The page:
When frost damage occurs some trees have been completely defoliated leaving trunks open to sunburn. The canopies sometimes return, but usually not thick enough before the heat of summer returns.
Most smooth bark trees (such as Ash) growing in the low desert need protection from the hot sun as well, particularly with the afternoon sun.
We recommend painting with a whitewash or half-strength latex paint. Unfortunately, white trunks stick out like sore thumbs in the landscape. There is now an alternative. Go Natural paint was developed by Chuck Robbins, a former citrus-grower in Mesa, Arizona. Formulated to match the natural color of citrus bark, the paint provides the same ultraviolet protection as white latex but lasts longer. You can use it to coat other thin-barked fruit trees such as peaches, and it will also protect the bark of young landscape trees. Like any latex paint, you can apply it with a brush, roller, or sprayer, and it cleans up in water.
It is important to note that according to many tree experts, once a tree begins to compartmentalize it is too late to help. Paint should be applied at planting or before damage occurs to prevent sunburn.
Trunks can also be wrapped with protective trunk wrap materials. One option for this is window screen material. It breaths, shades, and it does not store heat. It can be single or double wrapped.
Pruning palms is one of the most misunderstood aspects of palm culture. It is very common to see landscapes indiscriminately hack at palms. Skinning palms has also become popular. For some reason they believe they can periodically remove most of the fronds and not harm the tree. This is not true.
All green fronds produce the food needed to grow properly, in order to produce a healthy palm. The reduction of the green leaf area reduces food production, and in turn, the health and growth of the palm is placed in jeopardy. When green fronds are removed on a regular basis, the health and vigor of the palm is compromised. Uninformed pruners may want to remove all of the leaves they think are in the way, but make sure as many green fronds as possible are left.
A good rule of thumb is to never prune off more of the palm’s leaves in one year than are produced during that time. If at all possible, only remove yellow or brown fronds. We recommend at least two rows of mature fronds should be left on the palm. Mature fronds are those found below the current year’s flowers.
Also, many arborists use climbing spikes when pruning palms. This is not recommended for the health of the tree as spikes can damage the trunk. Ladders, non-spike climbing gear, and hydraulic lifts should be used.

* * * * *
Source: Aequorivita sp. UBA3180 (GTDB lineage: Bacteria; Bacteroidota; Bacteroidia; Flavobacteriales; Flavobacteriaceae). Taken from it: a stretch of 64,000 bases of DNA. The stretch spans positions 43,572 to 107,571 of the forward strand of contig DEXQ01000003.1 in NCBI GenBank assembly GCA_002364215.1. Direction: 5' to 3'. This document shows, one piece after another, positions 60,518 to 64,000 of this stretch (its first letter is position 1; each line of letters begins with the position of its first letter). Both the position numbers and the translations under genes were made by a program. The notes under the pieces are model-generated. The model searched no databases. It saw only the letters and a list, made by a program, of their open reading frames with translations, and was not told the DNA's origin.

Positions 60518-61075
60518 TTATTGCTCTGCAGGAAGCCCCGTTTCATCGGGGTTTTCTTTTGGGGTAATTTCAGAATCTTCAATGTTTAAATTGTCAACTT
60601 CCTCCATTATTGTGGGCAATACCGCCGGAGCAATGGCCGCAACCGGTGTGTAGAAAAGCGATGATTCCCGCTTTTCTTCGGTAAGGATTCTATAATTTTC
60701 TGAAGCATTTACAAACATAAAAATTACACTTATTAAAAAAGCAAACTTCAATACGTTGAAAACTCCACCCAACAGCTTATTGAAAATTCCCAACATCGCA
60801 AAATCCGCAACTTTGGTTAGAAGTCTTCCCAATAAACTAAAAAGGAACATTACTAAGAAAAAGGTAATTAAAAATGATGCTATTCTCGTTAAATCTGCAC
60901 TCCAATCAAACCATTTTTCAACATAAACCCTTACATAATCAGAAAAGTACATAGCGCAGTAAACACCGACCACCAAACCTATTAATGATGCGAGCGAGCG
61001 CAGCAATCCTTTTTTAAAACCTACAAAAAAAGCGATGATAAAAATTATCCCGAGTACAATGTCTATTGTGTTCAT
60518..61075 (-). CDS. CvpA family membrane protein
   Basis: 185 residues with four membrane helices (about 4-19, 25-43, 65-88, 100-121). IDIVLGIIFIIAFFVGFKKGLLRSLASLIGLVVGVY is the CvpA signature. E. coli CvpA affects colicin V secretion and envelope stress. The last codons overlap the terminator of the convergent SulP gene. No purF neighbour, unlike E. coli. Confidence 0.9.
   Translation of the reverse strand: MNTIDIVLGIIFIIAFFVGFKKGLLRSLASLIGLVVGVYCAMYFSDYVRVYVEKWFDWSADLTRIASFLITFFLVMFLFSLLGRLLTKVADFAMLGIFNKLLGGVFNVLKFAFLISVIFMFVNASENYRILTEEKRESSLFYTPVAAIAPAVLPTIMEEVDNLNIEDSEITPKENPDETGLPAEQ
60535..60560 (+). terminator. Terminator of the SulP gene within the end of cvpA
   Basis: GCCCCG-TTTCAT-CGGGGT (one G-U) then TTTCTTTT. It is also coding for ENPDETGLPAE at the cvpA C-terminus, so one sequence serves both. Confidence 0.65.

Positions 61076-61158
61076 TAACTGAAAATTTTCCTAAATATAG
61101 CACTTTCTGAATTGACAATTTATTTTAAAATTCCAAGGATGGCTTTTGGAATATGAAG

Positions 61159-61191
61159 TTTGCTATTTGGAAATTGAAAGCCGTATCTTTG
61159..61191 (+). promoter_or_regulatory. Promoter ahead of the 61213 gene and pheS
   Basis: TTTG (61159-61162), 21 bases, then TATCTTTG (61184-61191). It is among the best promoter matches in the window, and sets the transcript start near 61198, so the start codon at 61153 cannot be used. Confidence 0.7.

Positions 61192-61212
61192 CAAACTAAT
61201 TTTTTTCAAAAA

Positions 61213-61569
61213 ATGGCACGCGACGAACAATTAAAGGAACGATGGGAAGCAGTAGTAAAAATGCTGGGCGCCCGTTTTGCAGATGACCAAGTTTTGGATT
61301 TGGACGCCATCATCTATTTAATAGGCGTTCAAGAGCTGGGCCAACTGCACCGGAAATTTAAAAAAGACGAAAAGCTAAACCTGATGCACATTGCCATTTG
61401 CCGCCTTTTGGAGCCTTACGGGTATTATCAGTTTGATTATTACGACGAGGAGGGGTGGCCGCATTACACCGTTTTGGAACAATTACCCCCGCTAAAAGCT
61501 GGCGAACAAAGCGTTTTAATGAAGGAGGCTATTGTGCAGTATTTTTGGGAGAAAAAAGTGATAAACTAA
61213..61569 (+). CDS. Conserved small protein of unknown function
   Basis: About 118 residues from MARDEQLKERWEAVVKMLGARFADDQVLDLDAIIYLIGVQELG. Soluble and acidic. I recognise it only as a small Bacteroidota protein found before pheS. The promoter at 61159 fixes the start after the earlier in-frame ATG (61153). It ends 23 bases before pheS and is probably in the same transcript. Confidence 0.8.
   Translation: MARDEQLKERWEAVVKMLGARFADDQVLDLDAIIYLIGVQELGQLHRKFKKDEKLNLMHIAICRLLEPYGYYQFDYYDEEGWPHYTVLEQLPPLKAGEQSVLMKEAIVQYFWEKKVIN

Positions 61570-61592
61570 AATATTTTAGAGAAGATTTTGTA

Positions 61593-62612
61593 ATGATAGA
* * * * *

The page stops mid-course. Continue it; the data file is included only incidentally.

Planting trees can take place any time throughout the year. It is important first to take a good look at the location you have chosen. Is there enough room for proper development of the tree canopy and roots? Are you putting the right tree in the right place? Are you too close to utilities, buildings or sidewalks? It’s important to call 1-800-STAKE IT 48-72 hours before digging. Blue Stake will locate the underground wires and mark them with paint.
Prior to planting, perform a percolation test by digging a hole and filling with water. If the water drains less than 1” per hour, you may need to dig through the underlying hardpan. It is common to run into layer of hardened calcium carbonate called caliche in our desert soils. It is impenetrable, preventing the movement of water. You will need to drill through this layer on either side of the planting area to allow for drainage. Locate existing irrigation or install the needed irrigation to insure proper watering.
Shallow is better than deep when it comes to digging a hole. A hole 3 times the diameter of the root ball it recommended. The larger the hole the greater anticipated root growth. The depth of the hole should be less than the height of the root ball about 10% especially in compacted or clay soils. Pre wetting soil will help to keep the plant alive the first day.
Find the trunk flare (root flare, root crown). The flare is the swelling where the roots join the trunk.
Remove soil and planting media until the top of the root ball is visible. Often soil and mulches are several inches deep in the top of containers. Gently press on the container to remove and place root ball in hole. Make 2-4 slices about ½ inch deep from the top to the bottom of the container. The roots will regrow into the backfill. Girdling or circling roots need to be cut with a knife especially at the bottom.
Place the root flare slightly above the soil surface. Better to plant about 10% high than level or deep. Be sure to check from all sides to see if the trunk is straight.
We recommend minimal pruning. Only remove dead or broken branches. Back fill soil using shovel blade or water to release trapped air. Cover the back fill with mulch at least out to the drip line, 2” if rock, 3-4” if organic. Stake the tree only if it is necessary. Primary staking is common because plants aren’t able to spread roots in nursery containers and should be considered temporary.
As a rule, growth is maximized and wound closure is fastest if pruning takes place before the spring growth flush. Heavy pruning just after the spring growth flush should be avoided as trees have just expended a great deal of energy to produce foliage and early shoot growth and pruning can stress the tree.